Pre-Pandemic Buzz Missing as Delhi’s Street Markets Reopen

From hawking belts and clothes to utensils and toys, vendors at a newly reopened weekly street market in the Indian capital are impatient to resume business, but pre-pandemic crowds of customers are missing.   
“I used to make about two to five dollars,” Jaiprakash Gupta said, hoping a passerby would stop at his jeans and shirts stall.   
“But I have not even sold a single item so far. For two hours I have not seen a single customer,” he said.   
Held across the city, thousands of vendors carry their wares from one market to another through the week to pavements in several neighborhoods, where millions of lower-income people shop. In a city of 20 million, they have provided a good source of income for thousands who have migrated into the city to make a living.     
However, a surge in coronavirus cases in Delhi after a monthlong decline has made customers wary about the weekly markets.
“By this time before March, there used to be a huge rush, now there is nobody,” said Mohammad Shaizan, looking despondently down the street.   
The COVID-19 pandemic is raging in India – half of the country’s nearly four million cases were added in August, the highest monthly tally in the world since the pandemic began.   
However, authorities are lifting restrictions swiftly as they focus on mitigating the devastating impact of the pandemic on millions of people.
The economy shrank by 24% from April to June when a stringent lockdown wiped out businesses. It was India’s biggest economic collapse since it began publishing gross domestic product data in 1996. The impact has been hardest on those depending on India’s vast informal economy, such as weekly markets.
Public health experts say restoring economic activity is a step in the right direction as they flag concerns about long-term health risks posed by the devastating loss of incomes.    
“There are huge consequences in terms of nutrition among children, immunization services are disrupted and these things are likely to have an impact down the line, two or three years or maybe even longer,” said Kapil Yadav, assistant professor of community medicine at the premier All India Institute of Medical Sciences in New Delhi.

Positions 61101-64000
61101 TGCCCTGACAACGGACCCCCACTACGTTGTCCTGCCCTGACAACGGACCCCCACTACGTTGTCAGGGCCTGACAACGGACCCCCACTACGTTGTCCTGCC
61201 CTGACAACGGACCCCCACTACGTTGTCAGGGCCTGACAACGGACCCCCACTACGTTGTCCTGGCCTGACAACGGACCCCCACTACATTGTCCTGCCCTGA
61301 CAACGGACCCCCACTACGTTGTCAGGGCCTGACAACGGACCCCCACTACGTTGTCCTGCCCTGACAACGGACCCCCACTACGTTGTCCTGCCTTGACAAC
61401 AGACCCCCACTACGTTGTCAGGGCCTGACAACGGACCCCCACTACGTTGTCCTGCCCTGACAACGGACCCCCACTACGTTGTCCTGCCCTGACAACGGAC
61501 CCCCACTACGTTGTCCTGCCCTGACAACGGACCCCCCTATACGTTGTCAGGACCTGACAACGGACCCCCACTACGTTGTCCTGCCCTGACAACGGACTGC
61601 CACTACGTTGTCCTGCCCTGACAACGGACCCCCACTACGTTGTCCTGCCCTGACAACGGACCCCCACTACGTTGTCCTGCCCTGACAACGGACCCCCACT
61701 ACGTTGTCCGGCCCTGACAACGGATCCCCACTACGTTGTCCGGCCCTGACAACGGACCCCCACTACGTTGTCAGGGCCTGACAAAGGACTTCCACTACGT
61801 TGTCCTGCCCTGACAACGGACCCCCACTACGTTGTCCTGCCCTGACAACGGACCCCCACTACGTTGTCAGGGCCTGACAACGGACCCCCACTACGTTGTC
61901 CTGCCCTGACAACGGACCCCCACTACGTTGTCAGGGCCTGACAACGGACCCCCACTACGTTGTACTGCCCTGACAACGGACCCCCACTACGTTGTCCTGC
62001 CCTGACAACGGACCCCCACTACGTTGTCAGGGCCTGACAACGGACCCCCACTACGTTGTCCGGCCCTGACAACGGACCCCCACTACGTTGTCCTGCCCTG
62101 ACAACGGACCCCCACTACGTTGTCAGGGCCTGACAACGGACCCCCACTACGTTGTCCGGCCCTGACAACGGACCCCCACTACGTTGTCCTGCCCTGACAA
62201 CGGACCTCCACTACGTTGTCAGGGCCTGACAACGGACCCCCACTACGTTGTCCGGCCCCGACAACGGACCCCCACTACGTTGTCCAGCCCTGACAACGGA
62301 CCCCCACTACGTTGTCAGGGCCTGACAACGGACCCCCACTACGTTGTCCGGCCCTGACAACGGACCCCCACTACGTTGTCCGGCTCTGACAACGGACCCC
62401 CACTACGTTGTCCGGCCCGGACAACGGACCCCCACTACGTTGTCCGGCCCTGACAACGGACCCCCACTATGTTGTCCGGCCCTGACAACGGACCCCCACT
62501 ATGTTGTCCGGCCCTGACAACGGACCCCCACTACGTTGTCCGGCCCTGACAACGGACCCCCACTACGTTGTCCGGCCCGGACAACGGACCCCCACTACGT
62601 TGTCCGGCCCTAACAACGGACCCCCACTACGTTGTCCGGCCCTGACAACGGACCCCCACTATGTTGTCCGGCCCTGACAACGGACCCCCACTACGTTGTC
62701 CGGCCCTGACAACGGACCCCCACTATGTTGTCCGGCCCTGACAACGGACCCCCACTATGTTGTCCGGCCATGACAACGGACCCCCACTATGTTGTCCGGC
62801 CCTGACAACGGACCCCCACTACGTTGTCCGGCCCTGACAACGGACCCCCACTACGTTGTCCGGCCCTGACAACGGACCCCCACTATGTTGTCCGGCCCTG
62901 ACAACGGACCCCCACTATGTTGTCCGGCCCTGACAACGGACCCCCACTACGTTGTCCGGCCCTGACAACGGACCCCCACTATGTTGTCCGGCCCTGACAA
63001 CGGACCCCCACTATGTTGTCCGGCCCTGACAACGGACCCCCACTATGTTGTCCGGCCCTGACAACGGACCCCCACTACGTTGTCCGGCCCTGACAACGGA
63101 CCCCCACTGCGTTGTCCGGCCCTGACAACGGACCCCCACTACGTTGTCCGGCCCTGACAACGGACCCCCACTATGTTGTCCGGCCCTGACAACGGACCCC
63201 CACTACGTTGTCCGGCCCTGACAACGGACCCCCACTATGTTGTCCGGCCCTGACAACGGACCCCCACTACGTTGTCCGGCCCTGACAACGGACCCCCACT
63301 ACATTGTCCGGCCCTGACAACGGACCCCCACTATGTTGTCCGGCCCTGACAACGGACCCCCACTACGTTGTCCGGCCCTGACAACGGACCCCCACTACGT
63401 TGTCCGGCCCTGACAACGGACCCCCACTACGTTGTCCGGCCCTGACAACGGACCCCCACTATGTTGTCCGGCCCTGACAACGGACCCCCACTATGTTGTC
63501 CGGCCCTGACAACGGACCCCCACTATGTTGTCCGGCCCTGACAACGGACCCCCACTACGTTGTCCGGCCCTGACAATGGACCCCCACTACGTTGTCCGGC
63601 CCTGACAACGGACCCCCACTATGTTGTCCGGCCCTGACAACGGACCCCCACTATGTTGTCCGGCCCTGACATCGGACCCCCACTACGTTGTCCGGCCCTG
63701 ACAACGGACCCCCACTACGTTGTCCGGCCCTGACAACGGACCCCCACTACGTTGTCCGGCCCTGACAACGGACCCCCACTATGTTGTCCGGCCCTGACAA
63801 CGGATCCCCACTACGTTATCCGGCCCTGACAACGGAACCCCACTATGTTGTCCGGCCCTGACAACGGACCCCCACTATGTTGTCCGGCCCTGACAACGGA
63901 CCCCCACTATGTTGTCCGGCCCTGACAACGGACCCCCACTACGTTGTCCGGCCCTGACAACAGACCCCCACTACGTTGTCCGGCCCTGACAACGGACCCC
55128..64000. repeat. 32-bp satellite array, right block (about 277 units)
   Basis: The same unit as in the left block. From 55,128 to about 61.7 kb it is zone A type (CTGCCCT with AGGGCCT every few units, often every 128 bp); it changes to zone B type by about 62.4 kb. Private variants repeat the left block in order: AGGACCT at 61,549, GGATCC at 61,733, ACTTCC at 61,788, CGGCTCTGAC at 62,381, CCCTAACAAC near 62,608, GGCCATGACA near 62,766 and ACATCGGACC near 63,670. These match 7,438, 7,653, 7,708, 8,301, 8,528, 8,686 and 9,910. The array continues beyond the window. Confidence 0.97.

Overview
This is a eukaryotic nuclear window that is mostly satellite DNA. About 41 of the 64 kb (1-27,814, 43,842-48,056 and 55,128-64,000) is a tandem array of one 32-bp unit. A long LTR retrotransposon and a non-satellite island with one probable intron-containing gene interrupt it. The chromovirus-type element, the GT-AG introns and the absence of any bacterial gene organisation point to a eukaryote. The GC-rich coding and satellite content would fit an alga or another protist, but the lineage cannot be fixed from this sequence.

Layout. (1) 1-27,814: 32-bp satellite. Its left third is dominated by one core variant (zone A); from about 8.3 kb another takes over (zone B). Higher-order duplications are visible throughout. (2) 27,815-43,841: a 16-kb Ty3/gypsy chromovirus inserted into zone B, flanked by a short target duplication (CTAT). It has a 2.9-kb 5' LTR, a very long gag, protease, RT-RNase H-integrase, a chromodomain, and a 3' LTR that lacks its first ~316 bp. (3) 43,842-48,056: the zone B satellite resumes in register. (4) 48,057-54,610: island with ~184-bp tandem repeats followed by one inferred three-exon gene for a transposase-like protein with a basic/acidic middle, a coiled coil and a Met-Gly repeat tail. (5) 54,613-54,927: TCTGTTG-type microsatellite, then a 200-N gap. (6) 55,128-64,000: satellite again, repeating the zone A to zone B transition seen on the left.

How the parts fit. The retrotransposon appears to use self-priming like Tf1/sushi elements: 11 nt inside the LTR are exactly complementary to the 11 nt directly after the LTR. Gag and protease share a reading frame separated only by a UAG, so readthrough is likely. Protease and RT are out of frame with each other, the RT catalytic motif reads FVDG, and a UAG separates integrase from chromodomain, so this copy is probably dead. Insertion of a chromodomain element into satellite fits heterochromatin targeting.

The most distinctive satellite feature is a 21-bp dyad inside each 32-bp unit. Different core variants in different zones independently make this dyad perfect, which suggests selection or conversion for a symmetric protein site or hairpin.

“Children used to get a free midday meal in school, now even schools are shut,” he said.    
The government has been giving free cereals, such as wheat, rice and lentils, to 800 million Indians since the lockdown and will continue to do so until November.   
That helped stave off hunger but was not enough, the vendors at this market said.
“I was not able to get any work, so it was difficult to buy vegetables and milk for children,” belt stall owner Ram Kishore said.FILE – People shop for clothes at the Janpath market in New Delhi, India, June 1, 2020, amid the coronavirus pandemic.Clothes stall owner Mohammad Shaizan’s family of six had to cut back on portions and the struggle to feed his family is on his mind.
“I am scared of contracting coronavirus,” he said, “But to survive we must work. Even if the virus does not catch us, we could die of hunger.”   
Authorities say they are taking steps to minimize risks as they set up pavement markets. A van at the street corner stands ready to conduct tests, and repeated announcements are made about safety measures. Stalls have been set up at a distance from each other.   
“We have put a sanitizing machine at the market’s entrance.  All the stalls have sanitizers and we hand out masks to whoever does not have one,” Harish Chardra Narang, who heads the Weekly Market Welfare Association, said.   
As businesses resume, epidemiologists say it is important to convince people to continue public health measures to prevent the spread of the virus. Masks often dangle below wearers’ chins.    
 “We need to avoid crowds, closed spaces and close contacts and ensure that everyone wear masks till there is a vaccine,” Giridhar R. Babu, epidemiologist and professor with the Public Health Foundation of India, said.
“That is going to be a challenge because people think it is over, let’s get back to our normal lives,” he said.
He said India must spread the message via civil society, social media and women’s groups.   
According to Babu, while India, with its 1.3 billion population, may be on course for the world’s highest number of infections eventually, the country’s low mortality rate is a silver lining. With nearly 69,000 deaths, India is the fourth-worst affected country for mortalities, but the number of deaths per million is far lower than in Western nations.   
However, as people hesitate to visit places such as weekly markets that they consider unsafe because of the pandemic, hope is turning to despondency among many vendors.   
Handing out some rations to a customer, Harigobind Singh fears the economic scars of the pandemic will not disappear anytime soon, given an uncertain future.     
Singh had hoped to recall his extended family from the village where they went during India’s long shutdown after restarting his stall. Looking around at the empty street, though, he said he is not so sure.   
“I don’t know if this work can continue. It was very different earlier, our earnings were very good,” he said.
“Just two of us support 20 family members. Now only I know how we are coping.”  

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